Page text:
They shall inherit the Earth
GenerationsYand Z are aware of the global challenges they face. But by the time they succeed to positions of power, it could be too late to make the changes we need now. What would today’s London be like if reshaped by the generation that will inherit the city in decades to come? We asked fourth-year students at the London School of Architecture to share their proposals for transforming the lives of Londoners in the borough of Hackney. Within eight design think tanks, students and practices collaborated to reimagine everyday activities, from waste and wilderness to playfulness and pleasure.
Investment in the night-time economy tends to focus on people relaxing after a day at work. But for many city-dwellers, the night-time is the working ‘day’. The challenge is to create an architecture that allows people to experience the city by night in a range of different ways – to walk, read, work, socialise, or simply reflect and enjoy the cover of night.
Circadian Commons is a new metropolitan building type, a reimagining of the area around St John’s Church and Gardens in Hackney into a contemporary pleasure gardens offering opportunities for education, work and leisure 24 hours a day.
The arrival is marked by a new wall constructed of bricks from the bus station that currently occupies the site, the assumption being that, as we move towards a 24/7 economy, bus journeys will be more evenly distributed around the clock, reducing the demand for bus storage.
The proposal consists of six key components: a lido and observatory offering opportunities for night-time swimming and star-gazing; a new, more efficient 21st-century bus depot; skill-sharing workshops; pleasure gardens; routes for night walking; and Purpose and Pleasure pavilions, flexible structures that can be used for work or relaxation by day or by night.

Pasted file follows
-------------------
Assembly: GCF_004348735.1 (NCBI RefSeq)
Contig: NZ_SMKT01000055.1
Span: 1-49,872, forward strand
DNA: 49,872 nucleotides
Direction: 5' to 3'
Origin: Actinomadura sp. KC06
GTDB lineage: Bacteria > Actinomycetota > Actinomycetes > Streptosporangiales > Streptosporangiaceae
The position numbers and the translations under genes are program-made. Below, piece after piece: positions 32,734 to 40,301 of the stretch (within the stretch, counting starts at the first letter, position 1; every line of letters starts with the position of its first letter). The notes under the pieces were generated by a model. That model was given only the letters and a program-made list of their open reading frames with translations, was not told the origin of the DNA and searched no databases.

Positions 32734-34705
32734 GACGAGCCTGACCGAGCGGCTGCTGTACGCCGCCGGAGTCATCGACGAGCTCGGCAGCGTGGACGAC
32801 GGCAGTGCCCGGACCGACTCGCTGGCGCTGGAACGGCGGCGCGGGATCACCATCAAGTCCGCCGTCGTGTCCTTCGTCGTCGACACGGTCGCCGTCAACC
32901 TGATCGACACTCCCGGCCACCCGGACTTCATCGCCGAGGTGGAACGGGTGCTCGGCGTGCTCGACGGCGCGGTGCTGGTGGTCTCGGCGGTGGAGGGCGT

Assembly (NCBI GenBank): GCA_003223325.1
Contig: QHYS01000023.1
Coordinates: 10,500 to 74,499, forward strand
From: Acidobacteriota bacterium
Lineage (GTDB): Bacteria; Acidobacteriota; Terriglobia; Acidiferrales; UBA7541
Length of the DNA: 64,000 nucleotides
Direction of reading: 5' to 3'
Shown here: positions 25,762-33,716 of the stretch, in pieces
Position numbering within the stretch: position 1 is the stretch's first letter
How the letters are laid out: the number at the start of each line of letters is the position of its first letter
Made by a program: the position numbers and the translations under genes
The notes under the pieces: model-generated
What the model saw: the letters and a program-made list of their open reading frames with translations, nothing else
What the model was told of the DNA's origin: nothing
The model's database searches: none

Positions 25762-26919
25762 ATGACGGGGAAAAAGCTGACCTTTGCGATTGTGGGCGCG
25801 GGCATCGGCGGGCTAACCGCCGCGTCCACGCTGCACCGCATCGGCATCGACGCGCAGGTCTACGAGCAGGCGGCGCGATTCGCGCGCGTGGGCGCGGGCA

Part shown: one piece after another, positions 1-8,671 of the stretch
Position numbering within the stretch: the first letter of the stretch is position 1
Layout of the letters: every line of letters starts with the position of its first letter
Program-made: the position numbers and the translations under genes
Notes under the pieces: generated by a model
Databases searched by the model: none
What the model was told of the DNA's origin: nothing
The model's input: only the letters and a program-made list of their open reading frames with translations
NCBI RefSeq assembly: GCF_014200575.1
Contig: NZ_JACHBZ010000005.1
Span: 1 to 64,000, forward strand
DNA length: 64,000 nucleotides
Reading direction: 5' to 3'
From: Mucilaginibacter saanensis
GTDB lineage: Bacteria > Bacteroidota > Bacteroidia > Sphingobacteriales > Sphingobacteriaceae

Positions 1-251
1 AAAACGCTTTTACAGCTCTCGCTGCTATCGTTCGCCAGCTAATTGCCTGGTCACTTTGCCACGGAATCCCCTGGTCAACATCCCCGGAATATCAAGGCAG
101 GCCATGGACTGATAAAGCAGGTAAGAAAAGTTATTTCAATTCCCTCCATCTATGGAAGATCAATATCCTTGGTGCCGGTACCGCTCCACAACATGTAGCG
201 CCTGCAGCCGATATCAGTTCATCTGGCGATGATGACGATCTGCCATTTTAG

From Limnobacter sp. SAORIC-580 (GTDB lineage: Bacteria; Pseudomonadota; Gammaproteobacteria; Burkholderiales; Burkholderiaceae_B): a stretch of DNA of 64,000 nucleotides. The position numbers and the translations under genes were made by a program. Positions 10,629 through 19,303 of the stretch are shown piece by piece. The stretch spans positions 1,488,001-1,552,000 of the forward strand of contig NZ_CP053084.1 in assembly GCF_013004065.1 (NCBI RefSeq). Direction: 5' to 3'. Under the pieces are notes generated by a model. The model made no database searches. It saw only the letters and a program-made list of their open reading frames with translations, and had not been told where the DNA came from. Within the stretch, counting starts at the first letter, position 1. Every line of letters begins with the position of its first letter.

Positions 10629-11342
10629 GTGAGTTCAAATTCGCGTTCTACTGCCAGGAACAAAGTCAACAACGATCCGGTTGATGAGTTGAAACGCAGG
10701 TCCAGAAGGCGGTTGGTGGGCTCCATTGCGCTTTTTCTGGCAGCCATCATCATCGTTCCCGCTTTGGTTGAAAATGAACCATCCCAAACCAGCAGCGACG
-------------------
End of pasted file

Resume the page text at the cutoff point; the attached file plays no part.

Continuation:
Circadian Commons is conceived as part of a wider strategy to enrich London’s night-time offering, de-stigmatise night-time working, and move towards a 24-hour economy. This is a key component for a more efficient, sustainable city, decreasing the impact of ‘peak’ demand for public transport and key services. More consistent energy demand will facilitate more efficient power generation and increasing use of renewable energy sources.
The hope is that the success of this project, and others like it, would encourage wider policy and legislation to enshrine the human right to access daylight and darkness in safety. A positive outcome would be the introduction of a 1.5 per cent tax – to be applied to companies with more than 100 employees – to support Sadiq Khan’s vision of a 24-hour Trailblazing City, by investing in relevant research and development and in areas of 24-hour activity around the UK. Companies would be able to claim a tax rebate for offering their buildings and resources for community use outside working hours.